Nylander did not have a great shortened season, finishing the regular season with just seven goals and 27 points. But, it’s not just the prospect of possibly not having the Leafs 2018-19 best point producer to start the season that should scare the Leafs GM. He should also be concerned about the possibility of Marner receiving an offer sheet, a practice that is rare in the NHL, but, with a player as talented as Marner, could happen.
Now, let me talk about the head coach. I know a lot of Leaf fans, on Facebook and Twitter, have recently been calling for the Leafs to fire Mike Babcock. I know during Toronto’s latest playoff run, I was one of those who contemplated what the team could do with a different face behind the bench, one who doesn’t overplay veterans such as Ron Hainsey and Patrick Marleau. But, as the emotion has started to wear off, from the sting of the latest playoff defeat, I thought logically about this and I think Toronto should hold onto one of the highest paid bench bosses in the league.
Mike Babcock may be stubborn at times with the way he does things, but he is still one of the best coaches in the league. He’s won a Stanley Cup, won the World Cup of Hockey, and has won gold medals at the Olympic level. With Joel Quenneville hired by Florida, there are no available coaches on the market who can bring the kind of pedigree Babcock does.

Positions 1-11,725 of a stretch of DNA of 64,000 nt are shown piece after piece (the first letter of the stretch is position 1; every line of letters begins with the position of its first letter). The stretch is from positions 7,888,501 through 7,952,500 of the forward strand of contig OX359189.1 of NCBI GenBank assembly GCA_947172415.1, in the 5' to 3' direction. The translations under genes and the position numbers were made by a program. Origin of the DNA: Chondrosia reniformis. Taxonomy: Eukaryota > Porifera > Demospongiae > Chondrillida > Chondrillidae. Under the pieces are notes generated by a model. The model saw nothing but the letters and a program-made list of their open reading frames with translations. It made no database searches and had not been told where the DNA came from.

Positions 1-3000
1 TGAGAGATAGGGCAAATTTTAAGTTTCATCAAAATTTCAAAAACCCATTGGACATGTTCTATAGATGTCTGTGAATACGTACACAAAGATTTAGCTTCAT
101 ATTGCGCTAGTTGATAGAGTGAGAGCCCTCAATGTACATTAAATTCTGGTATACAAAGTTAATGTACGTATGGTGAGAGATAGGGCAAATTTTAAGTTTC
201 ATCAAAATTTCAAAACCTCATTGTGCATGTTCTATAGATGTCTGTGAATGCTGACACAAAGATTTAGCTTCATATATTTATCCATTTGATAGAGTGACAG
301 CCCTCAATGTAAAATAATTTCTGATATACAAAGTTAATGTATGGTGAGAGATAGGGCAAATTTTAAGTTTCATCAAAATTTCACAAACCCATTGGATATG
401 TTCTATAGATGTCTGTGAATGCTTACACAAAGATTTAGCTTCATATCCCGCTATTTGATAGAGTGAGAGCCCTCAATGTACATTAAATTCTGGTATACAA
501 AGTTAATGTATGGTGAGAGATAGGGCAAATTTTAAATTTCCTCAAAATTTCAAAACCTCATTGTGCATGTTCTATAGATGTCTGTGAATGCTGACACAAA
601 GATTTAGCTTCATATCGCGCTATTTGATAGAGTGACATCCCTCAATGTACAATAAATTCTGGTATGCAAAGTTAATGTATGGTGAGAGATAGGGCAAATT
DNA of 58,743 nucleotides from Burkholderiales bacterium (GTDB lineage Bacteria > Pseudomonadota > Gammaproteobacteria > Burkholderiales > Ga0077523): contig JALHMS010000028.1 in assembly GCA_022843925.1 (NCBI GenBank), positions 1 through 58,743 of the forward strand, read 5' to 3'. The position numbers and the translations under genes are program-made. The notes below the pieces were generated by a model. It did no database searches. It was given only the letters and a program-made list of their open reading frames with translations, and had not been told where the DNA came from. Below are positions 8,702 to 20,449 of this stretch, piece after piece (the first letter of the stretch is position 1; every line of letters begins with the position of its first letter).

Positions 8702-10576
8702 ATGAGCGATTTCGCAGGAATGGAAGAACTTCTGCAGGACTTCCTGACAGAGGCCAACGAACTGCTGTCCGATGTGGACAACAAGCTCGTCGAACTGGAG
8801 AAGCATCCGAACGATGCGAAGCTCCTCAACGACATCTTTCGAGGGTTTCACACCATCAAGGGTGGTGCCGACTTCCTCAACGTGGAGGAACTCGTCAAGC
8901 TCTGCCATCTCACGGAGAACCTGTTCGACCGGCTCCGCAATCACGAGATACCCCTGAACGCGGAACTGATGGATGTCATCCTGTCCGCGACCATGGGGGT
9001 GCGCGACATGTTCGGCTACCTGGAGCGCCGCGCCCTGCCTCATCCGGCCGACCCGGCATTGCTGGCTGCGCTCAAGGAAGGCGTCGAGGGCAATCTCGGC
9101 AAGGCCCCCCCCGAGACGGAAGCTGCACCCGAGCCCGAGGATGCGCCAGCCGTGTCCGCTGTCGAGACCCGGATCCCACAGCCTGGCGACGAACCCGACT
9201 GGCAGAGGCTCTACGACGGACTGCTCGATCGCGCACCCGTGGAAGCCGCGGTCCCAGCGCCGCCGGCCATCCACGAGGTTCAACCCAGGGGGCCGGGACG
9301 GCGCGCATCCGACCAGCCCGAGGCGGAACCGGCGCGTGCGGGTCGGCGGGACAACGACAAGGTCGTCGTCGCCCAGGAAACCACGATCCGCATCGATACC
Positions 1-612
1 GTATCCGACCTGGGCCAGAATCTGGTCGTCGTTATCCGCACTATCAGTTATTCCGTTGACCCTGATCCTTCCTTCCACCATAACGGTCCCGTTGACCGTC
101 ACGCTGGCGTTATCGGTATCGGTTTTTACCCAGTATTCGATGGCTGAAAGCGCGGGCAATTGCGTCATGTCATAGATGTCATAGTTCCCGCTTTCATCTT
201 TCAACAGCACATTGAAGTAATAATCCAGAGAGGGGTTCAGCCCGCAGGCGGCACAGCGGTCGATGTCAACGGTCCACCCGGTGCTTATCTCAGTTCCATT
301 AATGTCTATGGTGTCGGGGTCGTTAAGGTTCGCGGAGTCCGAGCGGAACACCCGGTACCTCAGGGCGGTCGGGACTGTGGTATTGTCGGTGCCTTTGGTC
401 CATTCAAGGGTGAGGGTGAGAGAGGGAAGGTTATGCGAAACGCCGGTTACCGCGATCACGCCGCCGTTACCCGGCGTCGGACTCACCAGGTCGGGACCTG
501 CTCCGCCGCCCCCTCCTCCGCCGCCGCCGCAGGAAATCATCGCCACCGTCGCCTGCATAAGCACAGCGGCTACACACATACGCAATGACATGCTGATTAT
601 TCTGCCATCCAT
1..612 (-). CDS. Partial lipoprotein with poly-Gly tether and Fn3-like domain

The Leafs also need to figure out the backup goalie position. I know in a past column, I defended Garret Sparks, but after the team removed him from the backup position, just before the start of the playoffs, it has become clear to me he doesn’t have the trust of management or the coaching staff. Therefore the Leafs need to decide if they are comfortable moving into next season with Michael Hutchinson as their backup, or if they feel Sparks deserves a second chance. If neither of those are the case, then the Leafs need to acquire a backup either through a trade or free agency. Just speculation, but Antti Niemi could be a fit, if Toronto decides to explore the free agent route.
Lastly, I’ll talk about Toronto’s salary cap situation, which seems to have been on Leafs fans’ minds since the start of this season. With the Nylander, Auston Matthews, and John Tavares contracts, and the expected big contract for Mitch Marner coming up, it is going to be a challenge for Dubas to put together a roster similar to what the Leafs had this season. He will have to be creative to work within the restraints of the salary cap. That could mean trading a contract like Nikita Zaitsev’s to make room, and possibly only re-signing one of Kasperi Kapanen or Andreas Johnsson. who, like Marner, are on expiring contracts. Another way may be to let Jake Gardiner go to free agency and replace him with a young defender like Rasmus Sandin or Timothy Liljegren.
Leaf fans, I hope next season we will get to see the Leafs make it out of the first round of the playoffs for the first time since 2004.
Is a reporter for The Standard Newspaper, so if you see him, feel free to say hello. You can follow Dan on Twitter at @dancearnsy